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Economical, Nonintrusive Measurement of Process-Material Volumes in Process Vessels

Stage: Development

A process vessel for a high-solids slurry may employ a complete-sweep agitator, which fully sweeps a vessel’s entire volume, to ensure the total mixing of chemicals. These agitators, however, present challenges for the implementation of commercially available process-level-measurement instrumentation to measure process-material volume. Existing mechanical level floats, radar or sonar measurements, differential pressure measurements, load cells, and nuclear level gauges all suffer from implementation and/or interpretation difficulties. Researchers at NREL have developed a device and method to determine the process-material volume within a vessel. NREL’s nonintrusive, economical, and easy approach measures the gas-void volume within an enclosed process vessel that may contain varying amounts of liquid or solid process material. The volume of process material in a vessel is the difference between the empty-vessel volume and the measured gas-void volume.



While several different commercially available techniques exist to measure level or volume in a vessel, these techniques are often incompatible with full-sweep-agitator vessel construction. Elevation instruments include physical floats, radar, sonar, capacitance, and differential pressure (liquid head), but these suffer interference from the full-sweep agitation. Process-mass measurement techniques may use load cells to measure the gross weight of the vessel with process fluid, but for small vessels, such as pilot-scale equipment, the signal-to-noise ratio tends to be low. External piping/tubing connections that can be bumped or moved also make using load cells problematic. While nuclear level gauges can measure the radiation absorption by a process fluid, nuclear level gauges are expensive, require special use permitting, and provide possibly difficult-to-interpret information for non-uniform process materials.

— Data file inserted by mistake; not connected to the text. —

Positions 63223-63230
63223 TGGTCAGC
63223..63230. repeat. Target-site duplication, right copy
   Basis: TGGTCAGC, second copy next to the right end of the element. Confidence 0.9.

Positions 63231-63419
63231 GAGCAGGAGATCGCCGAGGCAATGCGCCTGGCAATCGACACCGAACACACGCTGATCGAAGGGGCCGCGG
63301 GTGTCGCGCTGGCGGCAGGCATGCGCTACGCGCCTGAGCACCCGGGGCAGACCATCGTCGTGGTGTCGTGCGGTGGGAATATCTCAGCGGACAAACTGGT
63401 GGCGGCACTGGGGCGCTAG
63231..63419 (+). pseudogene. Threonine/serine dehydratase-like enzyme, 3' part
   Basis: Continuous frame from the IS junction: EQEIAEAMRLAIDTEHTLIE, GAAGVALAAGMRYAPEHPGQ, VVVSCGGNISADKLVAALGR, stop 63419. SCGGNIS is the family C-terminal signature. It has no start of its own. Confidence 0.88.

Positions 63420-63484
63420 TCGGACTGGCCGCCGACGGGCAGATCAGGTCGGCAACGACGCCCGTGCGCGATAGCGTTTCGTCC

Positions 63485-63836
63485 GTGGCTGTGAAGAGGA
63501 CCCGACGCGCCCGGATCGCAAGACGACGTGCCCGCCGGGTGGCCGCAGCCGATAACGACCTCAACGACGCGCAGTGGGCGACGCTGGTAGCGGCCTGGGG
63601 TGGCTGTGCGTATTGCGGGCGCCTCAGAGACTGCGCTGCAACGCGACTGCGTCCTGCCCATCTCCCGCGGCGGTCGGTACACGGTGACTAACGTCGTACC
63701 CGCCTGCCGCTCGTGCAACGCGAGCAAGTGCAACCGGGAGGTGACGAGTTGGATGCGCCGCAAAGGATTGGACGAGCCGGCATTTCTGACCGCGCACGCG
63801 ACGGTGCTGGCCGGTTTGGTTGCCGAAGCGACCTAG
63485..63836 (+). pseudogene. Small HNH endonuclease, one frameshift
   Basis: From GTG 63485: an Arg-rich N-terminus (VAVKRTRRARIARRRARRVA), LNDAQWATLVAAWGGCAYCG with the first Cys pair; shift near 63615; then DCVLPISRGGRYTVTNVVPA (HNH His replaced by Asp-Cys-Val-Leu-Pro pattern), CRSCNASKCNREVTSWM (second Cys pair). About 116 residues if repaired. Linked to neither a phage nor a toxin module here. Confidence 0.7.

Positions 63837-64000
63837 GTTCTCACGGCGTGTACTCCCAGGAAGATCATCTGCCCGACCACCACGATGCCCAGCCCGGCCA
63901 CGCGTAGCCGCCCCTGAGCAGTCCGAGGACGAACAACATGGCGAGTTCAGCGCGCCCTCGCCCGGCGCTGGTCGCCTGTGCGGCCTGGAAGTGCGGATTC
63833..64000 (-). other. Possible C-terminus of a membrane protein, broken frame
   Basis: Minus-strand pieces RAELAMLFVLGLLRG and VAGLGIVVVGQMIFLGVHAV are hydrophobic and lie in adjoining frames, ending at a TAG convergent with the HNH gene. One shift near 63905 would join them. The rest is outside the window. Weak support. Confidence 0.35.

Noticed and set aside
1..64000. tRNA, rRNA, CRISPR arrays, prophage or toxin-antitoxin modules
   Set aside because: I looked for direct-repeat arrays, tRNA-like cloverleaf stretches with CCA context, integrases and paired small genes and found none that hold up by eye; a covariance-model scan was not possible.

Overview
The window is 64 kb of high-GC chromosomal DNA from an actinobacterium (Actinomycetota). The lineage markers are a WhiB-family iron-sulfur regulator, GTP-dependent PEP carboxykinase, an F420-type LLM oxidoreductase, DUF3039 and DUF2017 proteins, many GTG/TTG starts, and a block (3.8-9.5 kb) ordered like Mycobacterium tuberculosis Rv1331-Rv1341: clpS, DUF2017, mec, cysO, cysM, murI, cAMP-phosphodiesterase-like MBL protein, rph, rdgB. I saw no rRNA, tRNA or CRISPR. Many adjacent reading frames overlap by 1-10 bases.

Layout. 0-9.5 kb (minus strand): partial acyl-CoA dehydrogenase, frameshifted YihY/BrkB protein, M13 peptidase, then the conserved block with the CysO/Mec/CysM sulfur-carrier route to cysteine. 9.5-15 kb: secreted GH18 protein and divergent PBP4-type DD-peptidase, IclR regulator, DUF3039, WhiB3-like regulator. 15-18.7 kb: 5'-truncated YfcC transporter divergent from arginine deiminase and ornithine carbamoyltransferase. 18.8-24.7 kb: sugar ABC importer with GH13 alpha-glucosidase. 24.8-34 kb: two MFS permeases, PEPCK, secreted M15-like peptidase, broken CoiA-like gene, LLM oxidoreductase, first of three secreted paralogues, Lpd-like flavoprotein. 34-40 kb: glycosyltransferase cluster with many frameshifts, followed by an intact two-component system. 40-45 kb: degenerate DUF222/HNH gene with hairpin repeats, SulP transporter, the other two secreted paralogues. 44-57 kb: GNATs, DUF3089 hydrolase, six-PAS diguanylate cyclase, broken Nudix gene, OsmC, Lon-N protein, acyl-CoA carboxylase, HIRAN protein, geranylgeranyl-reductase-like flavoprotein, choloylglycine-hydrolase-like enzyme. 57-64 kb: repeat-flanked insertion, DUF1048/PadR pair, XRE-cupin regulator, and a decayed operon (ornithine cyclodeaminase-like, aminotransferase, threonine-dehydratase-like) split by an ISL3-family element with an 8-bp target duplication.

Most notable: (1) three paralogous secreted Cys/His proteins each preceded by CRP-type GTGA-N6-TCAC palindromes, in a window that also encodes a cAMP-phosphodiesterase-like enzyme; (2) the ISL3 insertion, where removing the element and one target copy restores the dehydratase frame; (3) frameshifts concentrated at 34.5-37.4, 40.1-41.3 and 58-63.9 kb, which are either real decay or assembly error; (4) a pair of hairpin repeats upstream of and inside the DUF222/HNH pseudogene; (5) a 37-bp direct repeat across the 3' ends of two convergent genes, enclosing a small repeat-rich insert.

NREL’s device to measure vessel-void volume uses only a few simple and relatively inexpensive components: a gas-accumulator vessel of known volume, selector valves, and pressure and temperature sensors. After the accumulator’s pressurization with a gas, its pressure is equalized with the pressure in the unvented process vessel. Measurement of the initial and final pressures and temperatures within the process vessel and accumulator yields the void volume through the ideal gas law. The volume of process material in a process vessel is the difference between the empty-vessel volume and the measured gas-void volume.


To learn more about Economical, Nonintrusive Measurement of Process-Material Volumes in Process Vessels, please contact Eric Payne at:


Eric.Payne@nrel.gov
ROI 20-39.

Applications and Industries

  • Laboratory or industrial chemical processing
  • Process-vessel manufacturers
  • Solution-phase chemical reactions
  • Mixtures and colloids
  • Biochemistry and biosynthesis

Benefits

NREL’s device and method

  • Use inexpensive pressure and temperature instrumentation,
  • Are compatible with full-sweep agitators,
  • May be preferable for small laboratory or pilot-scale process vessels,
  • Use a differential measurement scheme for accurate and fast volume measurements, and
  • Measure the empty volume—not the fluid level—in a process vessel for direct information about the filled volume.